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© junehunterimages, 2020. Unauthorized use and/or duplication of this material without express and written permission from this blog’s author and/or owner is strictly prohibited. Excerpts and links may be used, provided that full and clear credit is given to junehunterimages with appropriate and specific direction to the original content.

The Edgar Chronicles Continued

DAY ???

Well whatever day of staying the &%#$*?! home this is, we all know by now that stress binge eating can happen to the very best of us.

It may be a comfort to know that even Edgar is not immune . . .

STAYING IN SHAPE

In the moments between sleeping, binge eating and watching Netflix, it’s important to fit in a spot of physical fitness. Edgar has found that almost anywhere in the house can double as a gym. An indoor cat can still be fearsome Jungle Cat.

He especially likes to show off while I’m doing my ungainly human stretching exercises on the floor. “I think you could stretch that hamstring a lot further. Make it burn.” A cat makes a stern and uncompromising personal trainer . . .

Edgar also likes to supervise my morning yoga stretches. Occasionally the Sun Salutations come with a bonus Rainbow Cat.

WATCHING THE WORLD GO BY

Edgar recommends some therapeutic bird watching to pass the indoor hours. Geordie, personally, is not that excited by goldfinches.

Now a squirrel, THAT would be something to get excited about!

REACHING OUT

It’s a stressful time and we all need some love and kindness. Edgar knows how reach out (with a gentle paw) and let his people know when he needs a helping hand.

DEEP RELAXATION

Every night Edgar sleeps under our bed, snoring very, very softly.
He’s only recently started sleeping there, so the first time I heard this barely audible and yet inexplicable sound in the night, I had to get up with a flashlight to investigate — and there he was, blissfully asleep and delicately snorfling.
It’s too dark under there to get a decent photo, but this gives you an idea.
Now I’ve figured out what it is, I find the sound very peaceful in the deep dark night.
Wishing you all a small portion of Edgar’s tranquility.

Northern Flicker Gymnastics

The Squirrel Buster bird feeder is an ingenious contraption. When anything heavier than a small bird (say, a squirrel for example) lands on the perch to get at the food, their own weight causes little doors to close on all the seed ports. Northern Flickers are also, technically, too heavy to use this feeder but, even though they have a couple of other food options to chose from, they clearly take this a personal affront.

Luckily they have their secret weapon, the mindbogglingly long tongue they keep neatly wrapped around their brain and ready for instant deployment. All woodpeckers have very long tongues, usually with barbed ends for catching prey, but the Northern Flicker has the longest of all of them, and their tongue tip is flattened and comes with extra sticky saliva for collecting the ants that they find so delicious.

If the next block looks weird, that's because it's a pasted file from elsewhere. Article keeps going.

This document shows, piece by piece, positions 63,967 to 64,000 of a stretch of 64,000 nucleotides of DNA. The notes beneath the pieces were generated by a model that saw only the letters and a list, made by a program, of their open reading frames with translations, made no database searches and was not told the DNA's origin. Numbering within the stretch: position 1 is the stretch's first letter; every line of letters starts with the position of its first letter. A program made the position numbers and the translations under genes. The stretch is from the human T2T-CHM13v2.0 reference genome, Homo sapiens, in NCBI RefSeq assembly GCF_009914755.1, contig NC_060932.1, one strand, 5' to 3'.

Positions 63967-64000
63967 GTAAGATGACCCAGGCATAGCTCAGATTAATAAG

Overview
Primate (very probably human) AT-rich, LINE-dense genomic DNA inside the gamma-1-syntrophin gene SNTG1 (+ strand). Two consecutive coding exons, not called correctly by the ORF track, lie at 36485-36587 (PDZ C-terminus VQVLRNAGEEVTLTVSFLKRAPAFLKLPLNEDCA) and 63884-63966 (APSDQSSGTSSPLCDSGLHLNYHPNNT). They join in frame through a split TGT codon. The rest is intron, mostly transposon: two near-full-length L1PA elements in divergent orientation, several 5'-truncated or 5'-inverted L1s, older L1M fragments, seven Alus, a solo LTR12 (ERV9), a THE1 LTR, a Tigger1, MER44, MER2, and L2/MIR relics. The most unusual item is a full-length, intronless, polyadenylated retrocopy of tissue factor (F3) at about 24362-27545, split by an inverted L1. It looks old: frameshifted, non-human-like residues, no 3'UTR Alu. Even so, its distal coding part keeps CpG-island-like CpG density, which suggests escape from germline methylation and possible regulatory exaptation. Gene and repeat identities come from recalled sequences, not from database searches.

So, back to the Squirrel Buster conundrum.

This male Flicker (you can tell by the red “sideburns”) has figured out that by hanging from the perch he can j-u-s-t get his tongue into the the gap at the bottom of the closing door. I was a bit worried he’d get his tongue stuck and we’d have a difficult conversation with the Wildlife Rescue team, but it seems he’s done this before.

Not only did he get the food out quite handily, he managed to also pick up the bits that fell out of the feeder and landed on his belly. This is where the really impressive gymnastics come in.

I’m pretty sure I saw these two, taking a break from digging up ants, exchanging bird feeder foiling tips on my dog walk the other day.

And, just in case you think it’s only the males who have figured this out, here’s a female I saw doing it in back February, so perhaps she passed on the technique to her mate.

Speaking of ingenuity I’ve been scanning the internet for COVID-19 mask making patterns, as it seems that medical advice here in North America is now pivoting in favour of mask-wearing for all to help “flatten the curve”.

So, just in case you’re also thinking about making your own mask, I’ve looked at a few and made a couple of versions for when someone from our family needs to go out for groceries. The one I like best is this one from the University of Minnesota. It seems to have a good fit, and it has a pouch to put replaceable home-made filters in (suggestions for filter material you can find about the house are included in the instructions.)

If you don’t have a sewing machine, these instructions for a no-sew mask using only a bandana and a couple of hair ties looks promising.

Stay safe and healthy everyone, and remember to take a break from the news and the graphs from time to time with some daily #birdtherapy.

 

 

 

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© junehunterimages, 2020. Unauthorized use and/or duplication of this material without express and written permission from this blog’s author and/or owner is strictly prohibited. Excerpts and links may be used, provided that full and clear credit is given to junehunterimages with appropriate and specific direction to the original content.